HTS Moderator , Reviewer
[img]http://www.hometheatershack.com/gallery/file.php?n=9346[/img]Title: Cabin In The Woods
Starring: Chris Hemsworth, Kristen Connolly, Anna Hutchison, Fran Kranz, Jesse Williams
Directed by: Joss Whedon
Written by: Joss Whedon, Drew Goddard
Runtime: 95 minutes
Blu-Ray Release Date: September 18th, 2012
HTS Overall Score:86
Let me start by saying that if you go into “Cabin in the Woods” expecting a traditional horror flick, you are going to be sorely disappointed. “Cabin” is not traditional, but rather a satire (in the truest sense of the word) of the horror genre as a whole. When people imagine satire, their first mental image is something goofy and spoof like, such as the Scary Movie films. Instead, think of what the original “Scream” movie did for the slasher genre. “Cabin in the Woods” mixes zany situations and every horror cliche in the book into a witch’s cauldron and spews out something completely different than anything seen before. I came out of the theater thinking to myself, “Man, that was a good movie”; after about an hour or so of mulling, I came to the conclusion that it wasn’t just a “great” movie, it was a fantastic movie, even flat out brilliant! Instead of becoming a parody or farce of the horror genre, Joss Whedon lovingly creates a film that truly mocks, dissects and honors the horror film genre in one stroke.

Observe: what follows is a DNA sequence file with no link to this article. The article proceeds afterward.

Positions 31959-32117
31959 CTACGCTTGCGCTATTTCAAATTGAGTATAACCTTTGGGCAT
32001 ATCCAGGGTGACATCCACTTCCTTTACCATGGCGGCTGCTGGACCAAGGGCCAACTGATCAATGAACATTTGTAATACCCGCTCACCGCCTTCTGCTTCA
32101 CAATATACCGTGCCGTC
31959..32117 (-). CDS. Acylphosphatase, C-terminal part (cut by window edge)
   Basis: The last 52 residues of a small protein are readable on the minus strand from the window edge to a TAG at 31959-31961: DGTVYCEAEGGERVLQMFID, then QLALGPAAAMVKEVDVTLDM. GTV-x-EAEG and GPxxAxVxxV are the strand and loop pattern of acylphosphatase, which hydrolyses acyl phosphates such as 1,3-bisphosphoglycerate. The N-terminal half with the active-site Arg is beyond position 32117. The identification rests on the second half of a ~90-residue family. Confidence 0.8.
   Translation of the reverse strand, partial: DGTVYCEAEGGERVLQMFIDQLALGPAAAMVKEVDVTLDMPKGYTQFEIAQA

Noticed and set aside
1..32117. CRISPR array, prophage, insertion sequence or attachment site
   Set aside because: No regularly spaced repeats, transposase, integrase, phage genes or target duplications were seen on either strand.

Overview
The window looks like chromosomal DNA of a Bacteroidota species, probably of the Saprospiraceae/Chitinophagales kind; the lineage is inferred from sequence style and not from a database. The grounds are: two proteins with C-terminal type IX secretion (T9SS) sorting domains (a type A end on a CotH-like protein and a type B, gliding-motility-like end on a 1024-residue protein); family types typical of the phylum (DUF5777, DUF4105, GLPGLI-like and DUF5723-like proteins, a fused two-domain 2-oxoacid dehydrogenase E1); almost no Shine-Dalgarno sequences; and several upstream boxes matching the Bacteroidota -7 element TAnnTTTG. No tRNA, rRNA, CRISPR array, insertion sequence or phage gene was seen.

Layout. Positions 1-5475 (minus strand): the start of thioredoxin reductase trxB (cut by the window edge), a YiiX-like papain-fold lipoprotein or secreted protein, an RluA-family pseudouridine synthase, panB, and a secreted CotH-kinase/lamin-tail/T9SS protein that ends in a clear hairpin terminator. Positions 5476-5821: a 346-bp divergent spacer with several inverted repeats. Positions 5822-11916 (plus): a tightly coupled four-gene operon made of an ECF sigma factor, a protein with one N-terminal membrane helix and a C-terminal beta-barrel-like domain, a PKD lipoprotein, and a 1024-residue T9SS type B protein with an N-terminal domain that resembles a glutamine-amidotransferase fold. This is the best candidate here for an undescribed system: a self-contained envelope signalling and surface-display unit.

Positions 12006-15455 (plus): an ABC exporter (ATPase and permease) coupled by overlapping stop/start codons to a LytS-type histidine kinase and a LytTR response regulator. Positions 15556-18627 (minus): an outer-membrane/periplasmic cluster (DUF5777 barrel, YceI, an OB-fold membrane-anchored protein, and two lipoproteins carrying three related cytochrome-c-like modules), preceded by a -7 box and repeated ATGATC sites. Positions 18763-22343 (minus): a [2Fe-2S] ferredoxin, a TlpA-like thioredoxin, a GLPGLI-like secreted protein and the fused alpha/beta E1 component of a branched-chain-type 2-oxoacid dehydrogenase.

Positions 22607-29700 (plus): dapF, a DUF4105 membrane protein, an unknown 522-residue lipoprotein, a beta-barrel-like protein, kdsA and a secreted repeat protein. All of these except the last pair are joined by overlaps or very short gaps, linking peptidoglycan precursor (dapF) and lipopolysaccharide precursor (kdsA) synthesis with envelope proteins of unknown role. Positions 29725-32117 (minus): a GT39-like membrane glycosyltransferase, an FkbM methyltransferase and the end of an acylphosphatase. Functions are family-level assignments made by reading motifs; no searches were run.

Now I’m going to have to keep the description of the film a little vague in parts, as describing a lot of the movie will expose major plot points. However, what I can tell you is that the film does not start with your typical introduction of victimized teenagers and a menacing figure out to wreak havoc upon their unsuspecting lives. Instead, we are introduced to two nerdy office geeks talking about baby proofing their house and discussing which department, of whatever mysterious corporation they work for, will “win” in this year. From there, it shoots us into the lives of five teens. First introduced are Dana (Connolly), the nerdy bookworm who’s just gotten over an affair with a college professor; Jules (Hutchison), her appealing friend; and Jules’s boyfriend Curt (Hemsworth), a handsome athlete. Deciding that it’s time for a getaway to their uncle’s cabin, the friends meet up with the last of five: Holden (Jesse Williams) the sweet gentleman who’s been setup with Dana; and Marty (Fran Kranz), the pot smoking hippy buddy. Looks like we have all the cliché’s present: the nerdy girl, the easy chick, the hunky jock, the stupid dope, and the sweet good ole boy.
With a fanfare of excitement, the group of friends travels to the cabin only to meet a mysterious old man warning them away in typical horror fashion. Nonplussed, the group arrives at the cabin and settles in and starts to nestle themselves into the roles for which they were built. Now we start to see from where the true terror comes: it appears that our nerdy office geeks have a vested interest in our heroes (or shall we say victims?) and will stop at nothing to see their mission fulfilled.